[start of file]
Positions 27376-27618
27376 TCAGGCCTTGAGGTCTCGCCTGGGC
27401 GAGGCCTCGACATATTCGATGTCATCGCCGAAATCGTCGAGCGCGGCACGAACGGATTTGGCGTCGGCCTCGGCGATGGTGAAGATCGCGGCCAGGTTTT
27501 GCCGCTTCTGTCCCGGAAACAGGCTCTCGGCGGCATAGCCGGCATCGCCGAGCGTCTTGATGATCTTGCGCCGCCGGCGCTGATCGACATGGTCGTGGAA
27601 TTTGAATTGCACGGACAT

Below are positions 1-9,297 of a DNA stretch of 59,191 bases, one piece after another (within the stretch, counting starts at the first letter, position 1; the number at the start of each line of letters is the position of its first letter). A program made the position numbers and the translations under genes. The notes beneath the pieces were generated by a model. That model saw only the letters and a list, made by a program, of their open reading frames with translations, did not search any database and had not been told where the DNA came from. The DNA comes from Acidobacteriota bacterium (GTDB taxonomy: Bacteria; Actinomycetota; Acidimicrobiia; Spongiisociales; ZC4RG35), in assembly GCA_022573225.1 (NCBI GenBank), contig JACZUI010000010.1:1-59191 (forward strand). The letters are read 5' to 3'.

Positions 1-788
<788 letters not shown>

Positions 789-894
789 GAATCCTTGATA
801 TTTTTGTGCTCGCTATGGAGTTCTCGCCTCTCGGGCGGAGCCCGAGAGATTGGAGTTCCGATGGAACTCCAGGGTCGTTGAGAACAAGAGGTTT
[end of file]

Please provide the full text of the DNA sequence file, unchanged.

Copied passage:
Positions 27376-27618
27376 TCAGGCCTTGAGGTCTCGCCTGGGC
27401 GAGGCCTCGACATATTCGATGTCATCGCCGAAATCGTCGAGCGCGGCACGAACGGATTTGGCGTCGGCCTCGGCGATGGTGAAGATCGCGGCCAGGTTTT
27501 GCCGCTTCTGTCCCGGAAACAGGCTCTCGGCGGCATAGCCGGCATCGCCGAGCGTCTTGATGATCTTGCGCCGCCGGCGCTGATCGACATGGTCGTGGAA
27601 TTTGAATTGCACGGACAT

Below are positions 1-9,297 of a DNA stretch of 59,191 bases, one piece after another (within the stretch, counting starts at the first letter, position 1; the number at the start of each line of letters is the position of its first letter). A program made the position numbers and the translations under genes. The notes beneath the pieces were generated by a model. That model saw only the letters and a list, made by a program, of their open reading frames with translations, did not search any database and had not been told where the DNA came from. The DNA comes from Acidobacteriota bacterium (GTDB taxonomy: Bacteria; Actinomycetota; Acidimicrobiia; Spongiisociales; ZC4RG35), in assembly GCA_022573225.1 (NCBI GenBank), contig JACZUI010000010.1:1-59191 (forward strand). The letters are read 5' to 3'.

Positions 1-788
<788 letters not shown>

Positions 789-894
789 GAATCCTTGATA
801 TTTTTGTGCTCGCTATGGAGTTCTCGCCTCTCGGGCGGAGCCCGAGAGATTGGAGTTCCGATGGAACTCCAGGGTCGTTGAGAACAAGAGGTTT